By now, some of the other chefs are being forced to apply themselves, and my labor—unskilled as it may be—is in demand. I join Hubert Keller (Fleur de Lys, San Francisco) in putting the finishing touches on his foie gras with herbs and black pepper. It’s a terrine, or loaf, that makes beautiful slices. Although the cutting could be done at the last minute, Keller prefers to do it in advance, so that he can spray each slice individually with a liquefied duck aspic; chilled, this will put a lovely glaze on the meat. I proceed to spray 130 slices (we’re making extra, figuring either the crowd will grow or the cooks will eat) while he turns to the garnish, a radicchio salad with truffle vinaigrette.

For some of the other chefs—Ripert, Vongerichten, Keller, and the lone woman, Ariane Daguin—most of the hard work is over by late afternoon. They walk around checking out each other’s dishes, and stand in awe as Michel Richard works his magic. Richard generously allows me to demonstrate how to make a few fried pastry balls, and for a moment I feel a bit like part of the gang.

At about 7 p.m., everything is calm. The chefs are joking and even the cooks—who do the real grunt work, who sweat and get yelled at—are relaxed. This is so brilliantly organized that momentarily there is little to do. Daguin sends out her assorted charcuterie; her company, D’Artagnan, supplies meats to many of the chefs here, and she specializes in the earthy cooking of southwestern France. Her platters contain all the parts of the duck on one plate: salt-cured duck, which is akin to prosciutto and taken from the breast; smoked breast; smoked wings; the meat from the legs cooked down to a rich spread called rillettes; and her showy specialty, the “French kiss”: prunes, marinated in Armagnac and stuffed with foie gras and truffles.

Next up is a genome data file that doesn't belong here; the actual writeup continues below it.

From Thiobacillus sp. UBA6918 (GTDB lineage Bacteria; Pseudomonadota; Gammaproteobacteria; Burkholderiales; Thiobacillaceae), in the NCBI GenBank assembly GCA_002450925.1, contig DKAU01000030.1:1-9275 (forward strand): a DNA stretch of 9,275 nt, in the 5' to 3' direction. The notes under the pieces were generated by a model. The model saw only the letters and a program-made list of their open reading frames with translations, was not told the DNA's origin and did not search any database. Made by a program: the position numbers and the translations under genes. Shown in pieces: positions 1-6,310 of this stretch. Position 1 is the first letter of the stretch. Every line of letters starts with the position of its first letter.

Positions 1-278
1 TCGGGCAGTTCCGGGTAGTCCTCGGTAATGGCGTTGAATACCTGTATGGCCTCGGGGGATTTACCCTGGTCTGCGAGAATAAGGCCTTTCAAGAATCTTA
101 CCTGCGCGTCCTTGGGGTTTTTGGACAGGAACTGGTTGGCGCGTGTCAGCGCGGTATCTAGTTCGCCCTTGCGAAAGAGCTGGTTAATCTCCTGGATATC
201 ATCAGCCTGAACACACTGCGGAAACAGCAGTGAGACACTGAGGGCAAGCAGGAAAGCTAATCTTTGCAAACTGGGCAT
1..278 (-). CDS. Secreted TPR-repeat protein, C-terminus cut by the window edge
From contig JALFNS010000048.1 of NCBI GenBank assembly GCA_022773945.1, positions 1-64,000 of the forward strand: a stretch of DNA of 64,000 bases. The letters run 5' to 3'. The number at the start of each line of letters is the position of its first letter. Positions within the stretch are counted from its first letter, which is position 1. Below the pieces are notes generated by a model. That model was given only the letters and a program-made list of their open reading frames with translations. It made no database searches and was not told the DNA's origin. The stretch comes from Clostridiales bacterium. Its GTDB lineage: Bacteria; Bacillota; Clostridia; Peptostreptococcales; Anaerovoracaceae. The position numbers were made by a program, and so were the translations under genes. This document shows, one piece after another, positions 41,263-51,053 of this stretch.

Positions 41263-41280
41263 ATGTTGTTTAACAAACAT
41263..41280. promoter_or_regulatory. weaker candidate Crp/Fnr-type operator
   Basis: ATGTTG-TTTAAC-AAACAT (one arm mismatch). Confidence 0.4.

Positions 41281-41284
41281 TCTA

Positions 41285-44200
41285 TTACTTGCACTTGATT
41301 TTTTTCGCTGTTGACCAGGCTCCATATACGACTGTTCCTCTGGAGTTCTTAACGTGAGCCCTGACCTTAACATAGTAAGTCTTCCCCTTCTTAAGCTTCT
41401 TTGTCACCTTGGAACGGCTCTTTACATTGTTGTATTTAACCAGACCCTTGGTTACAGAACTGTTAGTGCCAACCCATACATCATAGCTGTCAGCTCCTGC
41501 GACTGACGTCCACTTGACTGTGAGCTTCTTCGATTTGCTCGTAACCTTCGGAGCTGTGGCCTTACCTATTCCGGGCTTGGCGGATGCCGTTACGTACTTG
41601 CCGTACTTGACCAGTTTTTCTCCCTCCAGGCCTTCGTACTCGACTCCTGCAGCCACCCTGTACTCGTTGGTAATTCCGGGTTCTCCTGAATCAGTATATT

Since her food is served at room temperature, Daguin was ready hours ago and needs no assistance. But I have offered to help each chef finish his dish, and as we swing into action and the mood turns deadly serious, I realize this is no joke. (If I had not already realized it, the dressing down Palladin gives me after hearing me make a wisecrack—”You don’t make jokes during service”—clued me in.)